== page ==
Conviction Integrity Units, Innocence Organizations and the Time it takes the Registry to List Exonerations - 11 September 2017 In the past few years, we have seen two conspicucous trends in the exonerations that are added to the Registry: 1) Many more recent exonerations are the result of work by innocence organizations or CIUs 2) The average time from when an exoneration occurs to when it is posted on our website has dropped sharply. These two trends are related.
The Wilmington 10 - 30 November 2016
Ten young people wrongly convicted of firebombing a store and shooting at firefighters in 1972 waited nearly a decade for relief and much longer for full pardons. In 1980, a court vacated all 10 convictions and ordered the defendants released after learning that the prosecution concealed evidence and that two key witnesses admitted falsely accusing the defendants. The cases were not dismissed until they received full pardons in 2012.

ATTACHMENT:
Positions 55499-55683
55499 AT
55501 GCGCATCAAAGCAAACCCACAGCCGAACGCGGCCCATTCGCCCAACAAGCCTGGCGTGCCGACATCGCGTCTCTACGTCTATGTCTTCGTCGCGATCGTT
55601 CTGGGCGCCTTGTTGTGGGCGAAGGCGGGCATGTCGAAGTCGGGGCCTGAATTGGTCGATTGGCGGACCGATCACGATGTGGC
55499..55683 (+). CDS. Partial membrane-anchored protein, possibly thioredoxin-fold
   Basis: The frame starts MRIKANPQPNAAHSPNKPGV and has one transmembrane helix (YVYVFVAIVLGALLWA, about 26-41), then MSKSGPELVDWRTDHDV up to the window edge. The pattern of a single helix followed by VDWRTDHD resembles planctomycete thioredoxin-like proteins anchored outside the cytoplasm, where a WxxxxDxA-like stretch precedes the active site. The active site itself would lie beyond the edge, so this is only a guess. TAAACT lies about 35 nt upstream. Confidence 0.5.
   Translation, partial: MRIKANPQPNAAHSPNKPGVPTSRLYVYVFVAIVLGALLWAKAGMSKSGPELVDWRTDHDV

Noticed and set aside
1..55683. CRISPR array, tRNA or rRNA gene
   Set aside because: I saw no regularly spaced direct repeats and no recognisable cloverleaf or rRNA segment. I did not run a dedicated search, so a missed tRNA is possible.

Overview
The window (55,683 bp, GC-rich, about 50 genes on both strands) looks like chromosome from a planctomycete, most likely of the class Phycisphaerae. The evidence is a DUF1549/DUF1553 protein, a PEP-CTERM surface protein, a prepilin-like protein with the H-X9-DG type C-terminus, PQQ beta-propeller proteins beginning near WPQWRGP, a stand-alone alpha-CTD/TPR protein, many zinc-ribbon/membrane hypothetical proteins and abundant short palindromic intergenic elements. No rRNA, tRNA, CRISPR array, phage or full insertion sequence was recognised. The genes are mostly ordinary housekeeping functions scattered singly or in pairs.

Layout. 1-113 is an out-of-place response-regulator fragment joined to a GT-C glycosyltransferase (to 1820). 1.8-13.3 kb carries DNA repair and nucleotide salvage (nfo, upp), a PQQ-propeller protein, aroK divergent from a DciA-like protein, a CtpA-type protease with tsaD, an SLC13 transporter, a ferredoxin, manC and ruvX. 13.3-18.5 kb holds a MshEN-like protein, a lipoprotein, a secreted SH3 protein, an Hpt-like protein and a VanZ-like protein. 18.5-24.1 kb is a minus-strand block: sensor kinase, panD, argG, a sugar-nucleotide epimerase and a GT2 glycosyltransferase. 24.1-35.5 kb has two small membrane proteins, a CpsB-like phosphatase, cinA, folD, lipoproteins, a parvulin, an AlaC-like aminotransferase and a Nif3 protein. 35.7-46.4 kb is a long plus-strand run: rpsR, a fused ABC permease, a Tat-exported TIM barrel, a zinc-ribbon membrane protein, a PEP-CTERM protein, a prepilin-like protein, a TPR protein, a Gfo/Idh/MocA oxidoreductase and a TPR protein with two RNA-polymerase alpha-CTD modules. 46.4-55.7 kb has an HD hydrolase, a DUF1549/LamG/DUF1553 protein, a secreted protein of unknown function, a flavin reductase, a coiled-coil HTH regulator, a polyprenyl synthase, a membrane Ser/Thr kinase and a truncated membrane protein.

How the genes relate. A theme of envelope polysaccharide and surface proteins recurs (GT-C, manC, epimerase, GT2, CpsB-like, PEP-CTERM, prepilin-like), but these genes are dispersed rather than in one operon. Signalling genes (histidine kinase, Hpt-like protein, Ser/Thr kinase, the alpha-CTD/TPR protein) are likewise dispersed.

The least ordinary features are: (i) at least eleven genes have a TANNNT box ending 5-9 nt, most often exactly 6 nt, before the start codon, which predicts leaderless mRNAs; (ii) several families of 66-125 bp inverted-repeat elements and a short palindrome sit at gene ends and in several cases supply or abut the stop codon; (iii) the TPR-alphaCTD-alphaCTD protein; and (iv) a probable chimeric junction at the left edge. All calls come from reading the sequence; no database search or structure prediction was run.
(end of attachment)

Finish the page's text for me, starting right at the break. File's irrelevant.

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The National Registry of Exonerations is a project of the Newkirk Center for Science & Society at University of California Irvine, the University of Michigan Law School and Michigan State University College of Law. It was founded in 2012 in conjunction with the Center on Wrongful Convictions at Northwestern University School of Law. The Registry provides detailed information about every known exoneration in the United States since 1989—cases in which a person was wrongly convicted of a crime and later cleared of all the charges based on new evidence of innocence. The Registry also maintains a more limited database of known exonerations prior to 1989.
We welcome new information from any source about exonerations already on our list and about cases not in the Registry that might be exonerations.